Q. It has been extremely dry for quite some time in many areas of Central Alabama. We get an occasional hit and miss shower, but nothing substantial. Will the plants in most landscapes survive this extended dry spell without supplemental watering?
A: Yes, it has been (and unfortunately continues to be) rather dry, so I am not surprised that your plants are showing symptoms. Also, the problem has only been compounded by the fact that we had an unusually cool, wet spring. Plants became accustomed to just the right amount of rain, at just the right time. Now, with this hot, dry weather, they are having trouble acclimating themselves. Trees and shrubs that have been planted a year or less are the most vulnerable. However, plants that are well established and healthy can withstand much more drought stress than we have experienced to date. Of course there are exceptions to all generalities. For instance, very well established Azaleas and Hydrangeas can show drought symptoms. These plants have relatively small root systems adapted to semi-shady light conditions and moist soil environments. If these plants are located in less than optimal conditions, they suffer as a result. There are numerous other examples and plant needs must be looked on in a case by case basis. Therefore, it pays you to learn a little about specific plant needs prior to planting.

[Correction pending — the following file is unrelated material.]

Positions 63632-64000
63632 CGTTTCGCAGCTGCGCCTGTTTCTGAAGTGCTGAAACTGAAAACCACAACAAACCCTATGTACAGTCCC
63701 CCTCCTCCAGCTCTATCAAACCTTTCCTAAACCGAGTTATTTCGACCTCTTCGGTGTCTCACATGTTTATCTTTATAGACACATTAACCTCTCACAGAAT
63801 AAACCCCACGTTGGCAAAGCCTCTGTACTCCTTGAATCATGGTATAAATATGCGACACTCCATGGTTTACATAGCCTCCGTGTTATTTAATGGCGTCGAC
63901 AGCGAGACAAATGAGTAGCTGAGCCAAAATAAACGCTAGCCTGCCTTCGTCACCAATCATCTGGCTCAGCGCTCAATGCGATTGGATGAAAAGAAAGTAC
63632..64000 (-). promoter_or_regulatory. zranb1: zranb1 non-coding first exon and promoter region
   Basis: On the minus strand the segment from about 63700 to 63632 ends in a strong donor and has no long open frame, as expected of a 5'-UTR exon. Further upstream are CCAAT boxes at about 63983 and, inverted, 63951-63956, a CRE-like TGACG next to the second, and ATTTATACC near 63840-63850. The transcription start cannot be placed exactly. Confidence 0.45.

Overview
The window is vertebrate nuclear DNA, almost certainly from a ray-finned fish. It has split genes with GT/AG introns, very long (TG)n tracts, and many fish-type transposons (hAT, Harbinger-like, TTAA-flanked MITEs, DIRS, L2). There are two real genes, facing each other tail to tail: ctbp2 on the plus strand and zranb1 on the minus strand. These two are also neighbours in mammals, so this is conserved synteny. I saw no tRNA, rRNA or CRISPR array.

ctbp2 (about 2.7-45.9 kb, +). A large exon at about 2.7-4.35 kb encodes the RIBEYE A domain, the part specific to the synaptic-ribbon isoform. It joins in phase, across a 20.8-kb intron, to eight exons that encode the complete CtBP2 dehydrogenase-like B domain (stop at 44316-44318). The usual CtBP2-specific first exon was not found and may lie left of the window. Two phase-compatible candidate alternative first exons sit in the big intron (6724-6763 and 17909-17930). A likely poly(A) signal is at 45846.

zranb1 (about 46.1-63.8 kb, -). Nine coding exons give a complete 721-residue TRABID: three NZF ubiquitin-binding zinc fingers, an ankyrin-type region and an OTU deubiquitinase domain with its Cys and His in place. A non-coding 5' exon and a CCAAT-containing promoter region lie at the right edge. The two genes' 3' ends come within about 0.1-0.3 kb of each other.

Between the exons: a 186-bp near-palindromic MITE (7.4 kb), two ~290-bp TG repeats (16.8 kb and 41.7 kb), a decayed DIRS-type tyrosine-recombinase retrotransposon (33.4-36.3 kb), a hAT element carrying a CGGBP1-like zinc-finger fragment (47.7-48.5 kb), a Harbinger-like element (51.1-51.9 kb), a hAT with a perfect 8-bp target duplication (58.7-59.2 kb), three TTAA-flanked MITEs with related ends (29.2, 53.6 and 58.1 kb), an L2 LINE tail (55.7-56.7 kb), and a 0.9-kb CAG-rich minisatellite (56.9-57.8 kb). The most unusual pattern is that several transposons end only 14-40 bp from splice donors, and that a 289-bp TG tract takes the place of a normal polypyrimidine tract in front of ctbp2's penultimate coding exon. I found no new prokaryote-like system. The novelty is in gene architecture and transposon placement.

In the western part of the country many people have adopted a gardening practice called xeriscaping. I don't really like the word because it implies "dry habitat" and is limited to cacti or succulent plants only. Actually, the practice is much more balanced and involves grouping plants by water needs and limiting heavy water use areas. It also involves implementing some very common sense water use practices. I have a few of these tips listed below and I encourage you to put them into practice.
For more tips and information on drought tolerant plants visit the following link:http://www.aces.edu/pubs/docs/A/ANR-1336/ANR-1336.pdf or call the Master Gardener Helpline toll free at 877-252-GROW.
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